Traumatic events shake up the brain. The goal of treating first responders and other injured workers who’ve experienced a horrific event is to get their brains back on track. The first step is to help them figure out which memories relate to the trauma. That prevents, for example, a box of oatmeal from setting off a gruesome flashback to the event.
Memories and Trauma
The way the brain files memories during and after a traumatic event is akin to children running amok in a highly organized women’s shoe closet. Imagine many shoes perfectly arranged by color and variety and all in proper sequence. Now picture a group of young children playing dress up in the closet and creating a topsy turvy mess; a purple flat ends up next to a red heel, a black boot is on top of a sneaker, and all the shoes are on the floor. That’s how our memories would look in our brains after a traumatic event.
Normally, something mundane such as looking at a grocery list would not be associated with a completely unrelated event that happens soon after. But when there is a trauma, the areas of the brain where memories are processed— the amygdala and hippocampus — become overstimulated. All the memories immediately before and during the event become a big, jumbled disarray. An item on the grocery list can trigger intense fear in the person and make him feel as if he is actually re-experiencing the horror. What the worker needs is to sort out all his memories and recognize which are connected with the traumatic event, a process called debriefing.
Our hypothetical injured worker comes to us having experienced a terrifying ordeal in the local grocery store. He passed by a box of oatmeal and felt as if he were completely immersed in the mass shooting he witnessed two month before. He was petrified.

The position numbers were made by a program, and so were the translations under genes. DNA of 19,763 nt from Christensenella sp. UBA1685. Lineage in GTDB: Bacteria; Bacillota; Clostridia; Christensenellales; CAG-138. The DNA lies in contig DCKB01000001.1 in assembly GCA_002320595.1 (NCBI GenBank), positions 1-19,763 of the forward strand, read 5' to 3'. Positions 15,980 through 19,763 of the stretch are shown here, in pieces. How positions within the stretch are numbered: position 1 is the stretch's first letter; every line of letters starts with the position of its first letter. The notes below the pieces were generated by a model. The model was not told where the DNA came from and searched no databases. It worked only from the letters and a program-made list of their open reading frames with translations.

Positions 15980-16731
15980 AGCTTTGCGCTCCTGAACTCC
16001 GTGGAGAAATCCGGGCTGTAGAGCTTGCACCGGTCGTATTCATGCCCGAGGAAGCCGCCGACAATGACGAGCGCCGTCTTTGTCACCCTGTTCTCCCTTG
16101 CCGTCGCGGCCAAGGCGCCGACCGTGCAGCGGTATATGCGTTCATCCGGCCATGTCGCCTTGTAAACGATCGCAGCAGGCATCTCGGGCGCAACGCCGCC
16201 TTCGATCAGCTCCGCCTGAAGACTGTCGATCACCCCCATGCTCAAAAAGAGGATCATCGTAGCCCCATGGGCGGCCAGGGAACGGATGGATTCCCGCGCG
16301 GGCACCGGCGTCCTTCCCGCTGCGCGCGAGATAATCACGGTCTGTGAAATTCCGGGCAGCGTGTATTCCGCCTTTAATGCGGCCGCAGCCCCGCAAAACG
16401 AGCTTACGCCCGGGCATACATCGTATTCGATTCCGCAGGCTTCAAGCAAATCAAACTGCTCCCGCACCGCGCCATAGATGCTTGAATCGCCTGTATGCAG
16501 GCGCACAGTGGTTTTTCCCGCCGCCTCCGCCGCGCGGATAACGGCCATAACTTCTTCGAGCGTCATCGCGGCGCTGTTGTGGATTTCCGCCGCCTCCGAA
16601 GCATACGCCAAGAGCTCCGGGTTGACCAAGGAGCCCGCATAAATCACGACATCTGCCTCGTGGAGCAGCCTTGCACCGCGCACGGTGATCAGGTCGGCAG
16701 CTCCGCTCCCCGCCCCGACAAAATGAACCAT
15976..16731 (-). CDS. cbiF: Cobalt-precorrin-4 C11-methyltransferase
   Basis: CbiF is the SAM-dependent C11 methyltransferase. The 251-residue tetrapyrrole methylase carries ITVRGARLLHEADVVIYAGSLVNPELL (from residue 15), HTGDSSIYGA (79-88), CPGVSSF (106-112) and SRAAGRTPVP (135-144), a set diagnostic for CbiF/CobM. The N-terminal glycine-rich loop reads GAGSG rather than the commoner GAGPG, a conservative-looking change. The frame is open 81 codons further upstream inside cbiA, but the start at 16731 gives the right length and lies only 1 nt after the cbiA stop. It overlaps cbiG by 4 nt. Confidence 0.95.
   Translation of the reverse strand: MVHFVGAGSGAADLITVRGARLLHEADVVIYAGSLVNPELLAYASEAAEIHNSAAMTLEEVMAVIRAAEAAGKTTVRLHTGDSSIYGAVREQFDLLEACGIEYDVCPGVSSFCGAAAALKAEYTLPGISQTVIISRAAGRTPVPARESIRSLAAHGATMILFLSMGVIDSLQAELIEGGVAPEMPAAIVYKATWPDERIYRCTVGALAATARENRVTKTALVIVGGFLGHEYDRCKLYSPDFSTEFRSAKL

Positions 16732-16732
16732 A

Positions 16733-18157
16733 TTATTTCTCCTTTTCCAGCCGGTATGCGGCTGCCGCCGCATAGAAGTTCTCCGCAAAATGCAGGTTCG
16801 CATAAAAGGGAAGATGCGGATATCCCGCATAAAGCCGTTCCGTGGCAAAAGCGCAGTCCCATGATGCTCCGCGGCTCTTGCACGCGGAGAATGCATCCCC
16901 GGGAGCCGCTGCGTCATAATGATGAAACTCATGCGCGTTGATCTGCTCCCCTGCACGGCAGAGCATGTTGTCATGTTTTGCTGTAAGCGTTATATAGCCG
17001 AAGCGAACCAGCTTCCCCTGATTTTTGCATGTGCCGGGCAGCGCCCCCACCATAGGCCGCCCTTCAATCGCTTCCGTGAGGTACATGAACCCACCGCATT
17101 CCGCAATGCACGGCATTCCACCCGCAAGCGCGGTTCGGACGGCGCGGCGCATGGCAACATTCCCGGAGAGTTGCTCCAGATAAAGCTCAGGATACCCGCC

The oatmeal is what we refer to as a trigger; a sight, smell, sense, thought or any stimulus that sets off a flashback of the event. Injured workers with PTSD typically have many such triggers, which may lead them to avoid any people, places, or things that are somehow associated with the trauma.
To help the injured worker, we first ask him to relate the facts of the shooting, with no emotionality. We ask him to tell us the who, what, when, and where specifics. Just the facts. We have him do that repeatedly.
This activity helps the brain re organize the memory ‘closet’, and organize which memories are related to the trauma and, more importantly, which are not. The brain dissociates that the oatmeal on the grocery list has absolutely nothing to do with the mass shooting.
This debriefing is a proven way to help someone with PTSD retrain his brain and refile his memories. The memory of seeing the oatmeal on a grocery list eventually is filed correctly in the brain, with no association to the shooting. Ultimately, he is able to sort out all the memories that are jumbled in his brain.
Part of the debriefing process is best done in groups, with others who have had the same experience. This helps them regain a sense of safety and control. That process, social interaction, is another important step in treating injured workers with PTSD and will be a topic in an upcoming blogpost.
Integrated Medical Case Solutions (Ascellus) is a national network of Health Providers in Psychology that delivers cognitive behavioral therapy (CBT) for chronic pain, trauma and insomnia across the country for the workers’ compensation industry.
Ascellus bridges the gap between mental and physical health to accelerate recovery for our nation's workforce. By connecting the workers' compensation industry with our expert behavioral care and evidence-based treatments, we deliver high-quality outcomes, helping injured workers reemerge with increased strength, purpose and resilience in the workplace.